days between his resurrection and ascension. Thus we may say of our ministers
and Christian friends, Yet a little while, and we shall not see them, either
they must leave us or we must leave them, but it is certain that we must
part shortly, and yet not part for ever. It is but a good night to those
whom we hope to see with joy in the morning.
II. The perplexity of the disciples upon the intimation given them;
they were at a loss what to make of it (v. 17, 18); Some of them said,
softly, among themselves, either some of the weakest, that were least able,
or some of the most inquisitive, that were most desirous, to understand
him, What is this that he saith to us? Though Christ had often spoken to
this purport before, yet still they were in the dark; though precept be
upon precept, it is in vain, unless God gave the understanding. Now see
here, 1. The disciples' weakness, in that they could not understand so
plain a saying, to which Christ had already given them a key, having told
them so often in plain terms that he should be killed, and the third day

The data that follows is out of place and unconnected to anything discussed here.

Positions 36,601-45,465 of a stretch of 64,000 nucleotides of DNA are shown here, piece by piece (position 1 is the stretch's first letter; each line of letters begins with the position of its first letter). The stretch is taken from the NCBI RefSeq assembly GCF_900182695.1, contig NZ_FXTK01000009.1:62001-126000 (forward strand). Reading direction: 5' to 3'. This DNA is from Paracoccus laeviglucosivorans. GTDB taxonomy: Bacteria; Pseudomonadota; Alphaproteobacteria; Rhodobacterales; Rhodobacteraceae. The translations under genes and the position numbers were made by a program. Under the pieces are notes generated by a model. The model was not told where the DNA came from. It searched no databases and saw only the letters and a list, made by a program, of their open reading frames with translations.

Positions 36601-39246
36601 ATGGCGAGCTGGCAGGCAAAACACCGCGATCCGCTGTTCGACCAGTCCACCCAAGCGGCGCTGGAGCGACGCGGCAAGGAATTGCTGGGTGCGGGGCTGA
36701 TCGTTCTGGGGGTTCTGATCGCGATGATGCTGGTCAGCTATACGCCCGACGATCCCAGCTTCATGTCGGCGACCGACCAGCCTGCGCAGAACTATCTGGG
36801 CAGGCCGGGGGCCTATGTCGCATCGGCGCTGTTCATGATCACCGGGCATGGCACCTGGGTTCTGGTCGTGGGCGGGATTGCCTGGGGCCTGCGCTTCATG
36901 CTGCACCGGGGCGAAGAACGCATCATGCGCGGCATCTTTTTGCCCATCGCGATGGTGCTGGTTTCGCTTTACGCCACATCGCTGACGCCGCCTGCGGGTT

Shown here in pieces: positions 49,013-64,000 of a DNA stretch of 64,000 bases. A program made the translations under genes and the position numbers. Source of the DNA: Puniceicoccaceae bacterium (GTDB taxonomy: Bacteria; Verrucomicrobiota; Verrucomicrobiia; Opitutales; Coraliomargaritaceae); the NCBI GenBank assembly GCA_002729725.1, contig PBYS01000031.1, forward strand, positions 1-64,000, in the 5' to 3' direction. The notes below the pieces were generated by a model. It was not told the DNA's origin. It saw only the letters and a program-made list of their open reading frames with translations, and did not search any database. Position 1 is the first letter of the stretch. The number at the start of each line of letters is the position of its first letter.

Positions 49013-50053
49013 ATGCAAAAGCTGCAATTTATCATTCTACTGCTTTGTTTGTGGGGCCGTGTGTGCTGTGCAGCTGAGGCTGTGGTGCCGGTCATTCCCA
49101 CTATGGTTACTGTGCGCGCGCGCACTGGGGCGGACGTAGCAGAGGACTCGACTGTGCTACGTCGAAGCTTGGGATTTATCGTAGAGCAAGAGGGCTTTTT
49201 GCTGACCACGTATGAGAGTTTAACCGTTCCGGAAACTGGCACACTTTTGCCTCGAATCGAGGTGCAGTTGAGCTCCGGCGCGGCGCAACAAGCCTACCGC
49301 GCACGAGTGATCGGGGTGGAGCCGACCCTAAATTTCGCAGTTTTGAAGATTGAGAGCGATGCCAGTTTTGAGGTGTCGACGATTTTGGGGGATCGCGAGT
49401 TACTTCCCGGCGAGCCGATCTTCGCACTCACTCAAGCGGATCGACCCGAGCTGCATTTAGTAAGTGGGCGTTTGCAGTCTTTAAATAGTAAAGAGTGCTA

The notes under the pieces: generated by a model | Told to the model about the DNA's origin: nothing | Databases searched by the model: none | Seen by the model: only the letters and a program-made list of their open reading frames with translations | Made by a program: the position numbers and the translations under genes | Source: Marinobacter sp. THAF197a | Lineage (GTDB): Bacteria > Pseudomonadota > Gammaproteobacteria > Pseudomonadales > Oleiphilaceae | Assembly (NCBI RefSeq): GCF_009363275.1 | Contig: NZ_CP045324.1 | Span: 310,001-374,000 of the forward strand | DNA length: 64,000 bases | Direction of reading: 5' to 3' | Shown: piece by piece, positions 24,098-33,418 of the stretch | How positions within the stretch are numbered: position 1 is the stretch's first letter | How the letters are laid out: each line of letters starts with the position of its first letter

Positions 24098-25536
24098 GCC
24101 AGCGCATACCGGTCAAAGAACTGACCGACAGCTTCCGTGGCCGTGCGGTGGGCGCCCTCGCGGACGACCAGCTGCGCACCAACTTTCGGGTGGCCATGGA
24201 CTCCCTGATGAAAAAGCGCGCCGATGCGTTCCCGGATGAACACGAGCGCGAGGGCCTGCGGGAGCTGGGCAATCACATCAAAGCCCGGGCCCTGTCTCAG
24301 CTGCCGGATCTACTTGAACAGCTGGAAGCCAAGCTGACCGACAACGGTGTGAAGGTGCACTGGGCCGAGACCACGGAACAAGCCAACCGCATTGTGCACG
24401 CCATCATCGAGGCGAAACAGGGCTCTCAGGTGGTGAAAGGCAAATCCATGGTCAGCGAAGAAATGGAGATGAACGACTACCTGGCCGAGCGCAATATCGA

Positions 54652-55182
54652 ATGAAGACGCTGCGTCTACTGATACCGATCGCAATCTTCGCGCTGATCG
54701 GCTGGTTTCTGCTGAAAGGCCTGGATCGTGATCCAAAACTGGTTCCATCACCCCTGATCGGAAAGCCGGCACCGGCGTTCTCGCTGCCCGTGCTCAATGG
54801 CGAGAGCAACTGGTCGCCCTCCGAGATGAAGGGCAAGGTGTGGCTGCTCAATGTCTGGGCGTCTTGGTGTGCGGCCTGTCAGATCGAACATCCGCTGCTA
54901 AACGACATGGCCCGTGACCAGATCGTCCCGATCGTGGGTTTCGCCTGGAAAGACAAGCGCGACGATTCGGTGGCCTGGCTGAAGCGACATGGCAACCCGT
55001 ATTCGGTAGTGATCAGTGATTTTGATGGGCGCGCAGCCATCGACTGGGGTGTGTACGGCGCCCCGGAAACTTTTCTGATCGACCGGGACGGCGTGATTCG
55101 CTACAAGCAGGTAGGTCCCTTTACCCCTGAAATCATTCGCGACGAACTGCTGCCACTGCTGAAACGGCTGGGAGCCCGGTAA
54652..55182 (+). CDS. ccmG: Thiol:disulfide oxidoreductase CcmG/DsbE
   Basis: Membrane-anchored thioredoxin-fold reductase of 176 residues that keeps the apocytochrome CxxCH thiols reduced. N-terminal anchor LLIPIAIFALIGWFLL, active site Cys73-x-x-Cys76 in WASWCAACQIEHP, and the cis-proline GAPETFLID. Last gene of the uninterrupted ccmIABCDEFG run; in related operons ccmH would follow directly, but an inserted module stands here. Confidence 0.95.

rise again; yet, say they, We cannot tell what he saith; for, (1.) Sorrow
had filled their heart, and made them unapt to receive the impressions
of comfort. The darkness of ignorance and the darkness of melancholy commonly
increase and thicken one another; mistakes cause griefs, and then griefs
confirm mistakes. (2.) The notion of Christ's secular kingdom was so deeply
rooted in them that they could make no sense at all of those sayings of
his which they knew not how to reconcile with that notion. When we think
the scripture must be made to agree with the false ideas we have imbibed,
no wonder that we complain of difficulty; but when our reasonings are captivated
to revelation, the matter becomes easy. (3.) It should seem, that which
puzzled them was the little while. If he must go at least, yet they could
not conceive how he should leave them quickly, when his stay hitherto had
been so short, and so little while, comparatively. Thus it is hard for
us to represent to ourselves that change as near which yet we know will
come certainly, and may come suddenly. When we are told, Yet a little while
and we must go hence, yet a little while and we must give up our account,
we know not how to digest it; for we always took the vision to be for a
great while to come, Ezek. xii. 27. 2. Their willingness to be instructed.